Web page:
ARLINGTON -- The Rangers beat the rain, they beat the Angels and they have regained control of their destiny. The single most dramatic week of pennant-race baseball ever seen in Arlington is going down to the final day of the regular season.
In a game that ended in a heavy rainstorm, the Rangers won their sixth straight with a 7-4 victory over the Angels on Saturday afternoon at the Ballpark in Arlington. An hour after closer Joe Nathan struck out Howie Kendrick to finish out the Rangers' 90th win, the Blue Jays defeated the Rays in Toronto.
That was the help the Rangers needed. The Rangers left the Ballpark before the Indians, who hold the top American League Wild Card spot, beat the Twins in Minnesota. But the Rays' loss in Toronto moved the Rangers into a tie with Tampa Bay for the second AL Wild Card spot. If those two teams remain tied for the second spot, a tiebreaker game would be played on Monday at the Ballpark.
"That's the shot we were waiting for," shortstop Elvis Andrus said.
There are still multiple tiebreaking scenarios that could come up on Sunday depending how everybody finishes up. But the Rangers are back to the point where they don't need to worry about anybody else but themselves. Both Texas and Tampa Bay enter Sunday one game behind Cleveland, so if the Rangers win and the Rays lose on Sunday, Texas will clinch the second AL Wild Card spot. Under such a scenario, even if the Indians lose, they would host the Rangers for Wednesday's Wild Card Game because they won the season series against Texas. If the Rangers and Rays win and the Indians lose on Sunday, Cleveland will host the Rays on Monday, with the loser of that game facing the Rangers in Texas on Tuesday.
"All this is great, and all this is fun and all this won't matter if we don't win tomorrow," catcher A.J. Pierzynski said. "We still got to win tomorrow. That's the biggest thing. To get through today, especially with the weather coming on and an 11 a.m. kickoff, it was good.
"We scored some runs early, put some pressure on them and put some pressure on the other teams too, because they look up on their scoreboard and see that we already won. It's good to have our game out of the way so we can relax, watch some football and get ready for tomorrow."
The Angels were able to help the Rangers as much as the Blue Jays did. On a day when Rangers starter Derek Holland struggled with his command, the Angels' defense had an even worse time out there. They committed five errors, including two in the second inning when the Rangers scored four runs to take a 5-1 lead.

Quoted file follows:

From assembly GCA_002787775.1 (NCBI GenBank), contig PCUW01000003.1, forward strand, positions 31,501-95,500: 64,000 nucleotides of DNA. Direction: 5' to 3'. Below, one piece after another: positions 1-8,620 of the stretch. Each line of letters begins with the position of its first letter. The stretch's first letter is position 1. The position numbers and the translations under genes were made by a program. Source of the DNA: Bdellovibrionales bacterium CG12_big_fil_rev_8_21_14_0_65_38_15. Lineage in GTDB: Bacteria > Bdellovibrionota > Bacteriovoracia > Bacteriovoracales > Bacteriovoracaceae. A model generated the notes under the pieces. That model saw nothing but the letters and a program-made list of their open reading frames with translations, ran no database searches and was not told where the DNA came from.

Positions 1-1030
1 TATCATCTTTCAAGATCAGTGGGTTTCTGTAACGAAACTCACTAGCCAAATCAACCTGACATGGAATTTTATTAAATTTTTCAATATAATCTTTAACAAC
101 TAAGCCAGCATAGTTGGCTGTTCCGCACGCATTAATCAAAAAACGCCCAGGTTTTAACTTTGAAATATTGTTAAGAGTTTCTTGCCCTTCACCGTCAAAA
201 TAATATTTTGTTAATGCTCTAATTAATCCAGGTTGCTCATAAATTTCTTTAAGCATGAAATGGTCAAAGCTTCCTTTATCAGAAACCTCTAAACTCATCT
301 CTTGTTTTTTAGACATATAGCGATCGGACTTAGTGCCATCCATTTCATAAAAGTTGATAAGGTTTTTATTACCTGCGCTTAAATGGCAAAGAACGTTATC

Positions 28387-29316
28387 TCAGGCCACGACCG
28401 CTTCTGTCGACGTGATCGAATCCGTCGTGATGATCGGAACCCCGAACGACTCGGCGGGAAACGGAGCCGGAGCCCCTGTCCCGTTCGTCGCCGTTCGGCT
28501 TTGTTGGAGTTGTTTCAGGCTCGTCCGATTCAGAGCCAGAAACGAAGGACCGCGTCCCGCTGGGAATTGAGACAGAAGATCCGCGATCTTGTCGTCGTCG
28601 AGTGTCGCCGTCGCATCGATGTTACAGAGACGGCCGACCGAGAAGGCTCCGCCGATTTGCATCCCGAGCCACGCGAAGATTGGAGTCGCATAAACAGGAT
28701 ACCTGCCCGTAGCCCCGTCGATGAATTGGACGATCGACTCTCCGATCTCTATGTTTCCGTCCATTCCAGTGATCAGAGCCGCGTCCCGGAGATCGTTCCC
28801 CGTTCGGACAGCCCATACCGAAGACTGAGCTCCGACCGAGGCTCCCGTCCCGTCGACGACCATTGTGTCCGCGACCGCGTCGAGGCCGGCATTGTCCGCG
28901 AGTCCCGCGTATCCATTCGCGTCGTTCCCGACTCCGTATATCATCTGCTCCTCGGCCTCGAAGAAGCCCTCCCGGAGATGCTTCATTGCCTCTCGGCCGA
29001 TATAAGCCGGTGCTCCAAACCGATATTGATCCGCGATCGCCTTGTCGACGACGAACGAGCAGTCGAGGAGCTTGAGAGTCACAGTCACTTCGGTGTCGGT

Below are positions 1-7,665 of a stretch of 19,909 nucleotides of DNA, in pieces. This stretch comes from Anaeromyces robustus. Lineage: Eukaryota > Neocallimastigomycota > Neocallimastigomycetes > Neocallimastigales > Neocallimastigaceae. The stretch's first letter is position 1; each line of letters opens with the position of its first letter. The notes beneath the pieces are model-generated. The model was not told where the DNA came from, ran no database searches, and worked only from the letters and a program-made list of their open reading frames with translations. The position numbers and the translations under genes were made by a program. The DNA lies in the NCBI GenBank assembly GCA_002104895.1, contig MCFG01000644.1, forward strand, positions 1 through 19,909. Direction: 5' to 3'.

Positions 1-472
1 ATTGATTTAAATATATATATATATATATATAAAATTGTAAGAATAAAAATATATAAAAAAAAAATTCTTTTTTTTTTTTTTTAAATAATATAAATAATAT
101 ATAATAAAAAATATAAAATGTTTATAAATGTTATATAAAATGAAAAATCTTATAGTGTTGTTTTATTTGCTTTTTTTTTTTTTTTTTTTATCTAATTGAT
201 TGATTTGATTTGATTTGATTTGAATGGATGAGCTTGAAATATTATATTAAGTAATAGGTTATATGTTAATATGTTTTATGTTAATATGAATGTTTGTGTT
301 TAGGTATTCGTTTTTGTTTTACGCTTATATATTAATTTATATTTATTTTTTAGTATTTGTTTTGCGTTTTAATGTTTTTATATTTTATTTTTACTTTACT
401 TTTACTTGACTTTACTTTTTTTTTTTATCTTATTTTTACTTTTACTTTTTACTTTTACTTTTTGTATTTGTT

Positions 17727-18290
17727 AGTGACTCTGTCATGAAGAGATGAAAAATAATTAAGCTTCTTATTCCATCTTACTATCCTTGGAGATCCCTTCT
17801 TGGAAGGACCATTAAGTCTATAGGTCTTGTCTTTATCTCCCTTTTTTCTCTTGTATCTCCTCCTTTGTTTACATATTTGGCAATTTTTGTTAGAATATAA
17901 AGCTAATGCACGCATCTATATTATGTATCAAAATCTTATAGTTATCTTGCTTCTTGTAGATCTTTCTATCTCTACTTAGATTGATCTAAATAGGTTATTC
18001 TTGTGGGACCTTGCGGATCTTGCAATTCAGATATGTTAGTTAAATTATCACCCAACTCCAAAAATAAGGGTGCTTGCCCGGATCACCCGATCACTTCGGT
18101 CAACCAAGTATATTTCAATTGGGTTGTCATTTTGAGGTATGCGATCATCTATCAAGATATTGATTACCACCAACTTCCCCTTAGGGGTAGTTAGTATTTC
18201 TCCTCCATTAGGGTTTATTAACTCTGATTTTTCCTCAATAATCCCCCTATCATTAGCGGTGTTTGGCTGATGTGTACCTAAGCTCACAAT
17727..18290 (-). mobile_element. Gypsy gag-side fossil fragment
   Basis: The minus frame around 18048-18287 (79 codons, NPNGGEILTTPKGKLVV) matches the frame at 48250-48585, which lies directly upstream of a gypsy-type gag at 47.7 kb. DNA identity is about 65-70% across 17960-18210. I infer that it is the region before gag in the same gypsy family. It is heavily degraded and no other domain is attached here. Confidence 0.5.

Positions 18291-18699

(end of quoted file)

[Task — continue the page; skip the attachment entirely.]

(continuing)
"You can't sugarcoat the way we played defense," Angels manager Mike Scioscia said. "It was brutal. And just silly mistakes. And it cost us. I think that's the story of this afternoon."
The Rangers did their part offensively. They had 10 hits, including one from every spot in the lineup; they dropped three sacrifice bunts, and Craig Gentry beat out one more for an RBI single; they stole two bases and had one sacrifice fly; they were 4-for-15 with runners in scoring position.
"We've played good baseball for this homestand, and today you saw how we played," outfielder Alex Rios said. "We did the little things. We moved guys over, who were able to pick each other up, and we played as a team. When you do that, you have a pretty good chance to do well. It was a very fun game. Actually, it was the most fun I've had in a while."
Holland, despite having a four-run lead after two, just couldn't stay around long enough to get the victory. Mike Trout's sacrifice fly made it 5-2 in the third. Holland retired the side in order in the fourth, but he couldn't get through the fifth.
The Angels got one run when Andrew Romine singled, went to third on a double by Erick Aybar and scored on Collin Cowgill's grounder. Holland struck out Trout, but Kendrick doubled home Aybar to make it a one-run game. That was it for Holland as manager Ron Washington brought in right-hander Joakim Soria.
"At least we got the win, but things just weren't going my way," Holland said. "I was battling, but I didn't have command of my pitches. I was determined not to go down. The next time I'll do better out there, but today it was mainly command."
The bullpen saved him as Soria struck out Mark Trumbo to end the inning, and the Rangers padded their lead with two more in the bottom of the fifth. Soria walked two in the sixth but got out of the jam by getting Aybar on a grounder to second after an 11-pitch at-bat.
Robbie Ross pitched a scoreless seventh and Tanner Scheppers did the same in the eighth, retiring the side in order on seven pitches.
"The bullpen came in and did what they've done for a long time now," Pierzynski said. "Derek pitched OK. He kept us in the game, he left with the lead and that's all you can ask for from a starter pitcher."
That left Nathan for the ninth. He retired the first two hitters, gave up a double to pinch-hitter Josh Hamilton and, as the rain came pouring down, walked Trout. But he was able to strike out Kendrick, and the Rangers are back in control of their fate.
"It doesn't change what we need to do," Nathan said. "We've got to come in and win again. We don't want to rely on somebody else. We have to take care of business with the same intensity and not let down. If we win, we still have more baseball left to play."
That's what it comes down to in a week unlike no other in the history of the Rangers. This will be the first time in Rangers history that it comes down to the final day to decide if they are in the playoffs or if they stay home.
T.R. Sullivan is a reporter for MLB.com. Read his blog, Postcards from Elysian Fields, and follow him on Twitter @Sullivan_Ranger. This story was not subject to the approval of Major League Baseball or its clubs.